26. Take a private yoga class.

27. Actually make something I’ve pinned on Pinterest.

28. Go to the ballet.

29. Have a family portrait taken.

30. Watch a movie outside in the backyard.

31. Take Ruby on a hike.

32. Help a friend start a blog.

33. Build an outdoor shower.

34. Make a wall of bookshelves in the dining room.

35. Redesign the entryway and make it pretty and useful.

36. Start a mom/play group in Midtown.

37. Teach a class at my gym.

38. Organize the pantry.

39. Get rid of all the shoes I don’t wear because they are uncomfortable.

40. Take a nap in a hammock.

41. Host a baby shower.

42. Take a photo every day.

43. Make the Book of Me into a book.

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Do you make yearly plans? A Life List? Would you like to?

I’d love to hear about yours.

And I’d love for you to join me in making my list a reality. Please let me know if you’d like to do any of my 43 with me.

In Case You Missed It Edition! Volume 35 – Magic, Faith and Pants That Fit, Damnit

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I’ve found some links to posts that made me laugh, cry, think or at least raise an eyebrow. Please click the links and check out the posts. You may find something that rocks your world too.

Leave me some feedback in the form of comments below on what you liked, what you hated and what you’d like to see more of. I’m here to help you find the best of what is online.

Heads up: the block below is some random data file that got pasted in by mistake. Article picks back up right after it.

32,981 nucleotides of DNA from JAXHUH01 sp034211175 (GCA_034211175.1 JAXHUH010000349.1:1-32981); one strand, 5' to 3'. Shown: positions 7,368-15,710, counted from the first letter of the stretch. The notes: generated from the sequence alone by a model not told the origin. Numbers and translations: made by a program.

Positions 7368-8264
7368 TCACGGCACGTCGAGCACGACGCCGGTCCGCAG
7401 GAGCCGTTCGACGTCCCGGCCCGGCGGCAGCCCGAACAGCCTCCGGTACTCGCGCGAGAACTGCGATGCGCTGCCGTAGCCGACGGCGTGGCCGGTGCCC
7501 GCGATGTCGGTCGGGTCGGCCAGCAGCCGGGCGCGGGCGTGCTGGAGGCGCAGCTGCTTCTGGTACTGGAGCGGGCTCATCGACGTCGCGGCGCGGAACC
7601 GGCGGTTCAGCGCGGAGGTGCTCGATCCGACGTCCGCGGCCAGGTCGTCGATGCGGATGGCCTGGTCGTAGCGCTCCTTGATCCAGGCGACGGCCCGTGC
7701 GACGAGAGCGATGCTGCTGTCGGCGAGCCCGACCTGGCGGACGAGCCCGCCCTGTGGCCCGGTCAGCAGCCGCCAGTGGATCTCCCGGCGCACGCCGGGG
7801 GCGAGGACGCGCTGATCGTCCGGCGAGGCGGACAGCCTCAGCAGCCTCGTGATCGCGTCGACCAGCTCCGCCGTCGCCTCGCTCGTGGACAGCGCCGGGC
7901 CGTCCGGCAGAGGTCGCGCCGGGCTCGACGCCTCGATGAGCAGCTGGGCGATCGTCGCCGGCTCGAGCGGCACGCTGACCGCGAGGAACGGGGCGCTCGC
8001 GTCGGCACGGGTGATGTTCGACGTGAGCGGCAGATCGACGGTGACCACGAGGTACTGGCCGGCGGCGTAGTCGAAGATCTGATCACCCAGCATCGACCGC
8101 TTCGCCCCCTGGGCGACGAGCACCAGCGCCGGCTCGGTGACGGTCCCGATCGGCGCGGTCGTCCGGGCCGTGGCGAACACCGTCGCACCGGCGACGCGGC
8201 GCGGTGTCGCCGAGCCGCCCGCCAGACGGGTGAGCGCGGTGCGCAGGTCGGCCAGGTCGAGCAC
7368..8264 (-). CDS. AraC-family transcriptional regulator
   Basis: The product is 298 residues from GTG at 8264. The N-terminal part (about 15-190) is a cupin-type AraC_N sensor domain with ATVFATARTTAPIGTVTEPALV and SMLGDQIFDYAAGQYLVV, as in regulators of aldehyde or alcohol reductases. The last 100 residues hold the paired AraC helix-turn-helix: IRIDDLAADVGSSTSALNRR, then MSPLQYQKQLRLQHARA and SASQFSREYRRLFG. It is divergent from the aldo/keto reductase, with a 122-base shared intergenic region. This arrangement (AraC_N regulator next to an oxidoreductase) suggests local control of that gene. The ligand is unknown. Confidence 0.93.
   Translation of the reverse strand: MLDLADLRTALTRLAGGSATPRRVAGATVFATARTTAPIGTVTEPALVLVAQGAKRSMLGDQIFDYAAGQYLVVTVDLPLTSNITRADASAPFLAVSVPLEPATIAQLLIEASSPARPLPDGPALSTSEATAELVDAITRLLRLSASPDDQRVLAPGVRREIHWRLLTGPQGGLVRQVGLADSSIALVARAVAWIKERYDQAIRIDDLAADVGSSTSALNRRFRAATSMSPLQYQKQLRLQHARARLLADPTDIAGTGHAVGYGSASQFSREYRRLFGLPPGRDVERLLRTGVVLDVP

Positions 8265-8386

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My Best Of…

It’s Not You, It’s The Clothes - If you read nothing else ever again, please read this post by Sally at Already Pretty. It will change your life. Yes, I’m being dramatic. The message is spot on. Write it on your hand next time you go clothes shopping.

There’s Magic There, If We Make It - Sarah from Pink of Perfection has a serious way with words. I’m so happy she is back from her trip and back posting again. This post made me laugh, tear up and feel motivated to be present in the moment.

On Faith - Amy’s personal post on wanting a spiritual home really hit a nerve with me. I, too, have in the last few years been thinking about taking care of my spiritual health and well-being. I’ve mostly been doing it on the yoga mat, however she may be on to something here. For a little background on my feelings on religion.